This historic, statewide exercise was a result of joint planning efforts by FEMA, FCC, Alaska's Division of Homeland Security, and Alaska's Broadcaster's Association, in conjunction with other local, state, and federal emergency management partners. At 10:00 a.m. Alaska time, 2:00 p.m., EST, on Wednesday, January 6, my colleague Justin Bickford of DoD and I were sitting atop the Juneau Public Library parking garage monitoring over-the-air broadcast signals for 18 radio stations and three television stations to determine the performance of the system as it was being tested in Juneau. Monitors from various local, state and federal agencies were stationed around the state and had similar responsibilities, with the exercise leaders in Anchorage. Other FCC monitors included PSHSB's Shawn Lapinski, and Enforcement Bureau's Marlene Windel and David Charlton who were in Fairbanks, Anchorage, and Kenai, respectively.
The data collected from the exercise is being evaluated by those entities referenced above to determine how well the EAS worked during the test, where some of the problems may be and to help make improvements to the nation's alerting system. Overall, this will help keep the American public informed and better able to take appropriate actions to protect themselves and their families in times of crisis. The exercise was well-worth the effort.
Then came the fun part. Two days, four cancelled flights, and one bear of an ice storm after my original departure date, I arrived at Reagan National. If anyone would like to know the sleeping conditions, and how the food is at Juneau International Airport, please contact me.Posted in Events , Public Safety and Homeland Security Bureau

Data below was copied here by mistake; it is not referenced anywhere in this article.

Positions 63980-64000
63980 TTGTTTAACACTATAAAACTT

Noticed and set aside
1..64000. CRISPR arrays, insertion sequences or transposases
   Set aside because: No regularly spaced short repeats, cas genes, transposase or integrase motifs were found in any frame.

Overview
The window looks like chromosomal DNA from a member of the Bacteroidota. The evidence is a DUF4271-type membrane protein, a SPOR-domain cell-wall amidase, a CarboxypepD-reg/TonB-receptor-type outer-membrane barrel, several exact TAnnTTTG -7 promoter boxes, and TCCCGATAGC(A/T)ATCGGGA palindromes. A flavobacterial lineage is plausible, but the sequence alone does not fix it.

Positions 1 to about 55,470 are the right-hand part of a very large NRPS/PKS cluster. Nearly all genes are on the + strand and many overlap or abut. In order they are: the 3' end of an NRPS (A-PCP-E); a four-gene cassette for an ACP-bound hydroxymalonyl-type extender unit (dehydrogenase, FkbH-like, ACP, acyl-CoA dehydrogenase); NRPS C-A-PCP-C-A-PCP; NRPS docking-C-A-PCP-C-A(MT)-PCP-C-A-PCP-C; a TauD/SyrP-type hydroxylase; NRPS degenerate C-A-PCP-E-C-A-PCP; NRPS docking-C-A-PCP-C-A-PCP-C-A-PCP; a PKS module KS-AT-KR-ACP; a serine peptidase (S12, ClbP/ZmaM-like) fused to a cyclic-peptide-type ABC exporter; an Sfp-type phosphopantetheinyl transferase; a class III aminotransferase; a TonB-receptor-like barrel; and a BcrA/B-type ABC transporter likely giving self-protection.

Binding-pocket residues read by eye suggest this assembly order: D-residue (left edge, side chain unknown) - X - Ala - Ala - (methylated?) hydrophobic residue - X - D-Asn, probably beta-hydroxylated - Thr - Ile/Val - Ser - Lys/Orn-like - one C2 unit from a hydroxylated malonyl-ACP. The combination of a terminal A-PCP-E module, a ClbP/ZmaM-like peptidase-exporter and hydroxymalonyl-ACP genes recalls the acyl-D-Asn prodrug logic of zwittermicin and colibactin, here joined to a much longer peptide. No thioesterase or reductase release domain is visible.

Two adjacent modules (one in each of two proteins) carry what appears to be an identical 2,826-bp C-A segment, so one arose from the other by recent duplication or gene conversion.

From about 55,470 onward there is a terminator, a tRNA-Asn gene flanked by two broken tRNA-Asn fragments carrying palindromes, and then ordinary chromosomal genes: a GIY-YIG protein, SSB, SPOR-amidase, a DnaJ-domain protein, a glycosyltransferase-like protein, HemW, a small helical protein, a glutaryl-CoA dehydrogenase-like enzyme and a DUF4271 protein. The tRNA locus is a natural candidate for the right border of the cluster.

Posted January 20th, 2010 by Mindel DeLaTorre - Chief of the International Bureau
The conditions in Haiti remain urgent. USAID – the lead agency for U.S. relief efforts in Haiti – gives a daily update of developments in Haiti on its website, including the difficulty in meeting the critical needs of the people devastated by the earthquake.
While life-saving needs such as water, food, and medical attention are the highest priorities, getting those supplies and services to the Haitians in need is made much more difficult without a working communications infrastructure. Communications is the invisible enabler of these services, and of course, it is essential for connecting people in Haiti and outside to know how their loved ones are doing.
I’m happy to report that there’s been a lot of progress in the U.S. Government’s efforts regarding communications issues in Haiti since my blogpost on Friday, January 15. We at the FCC continue to share our expertise in domestic and international communications and disaster recovery with USAID and our other federal partners, including the National Communications System. We are also working closely with the communications industry.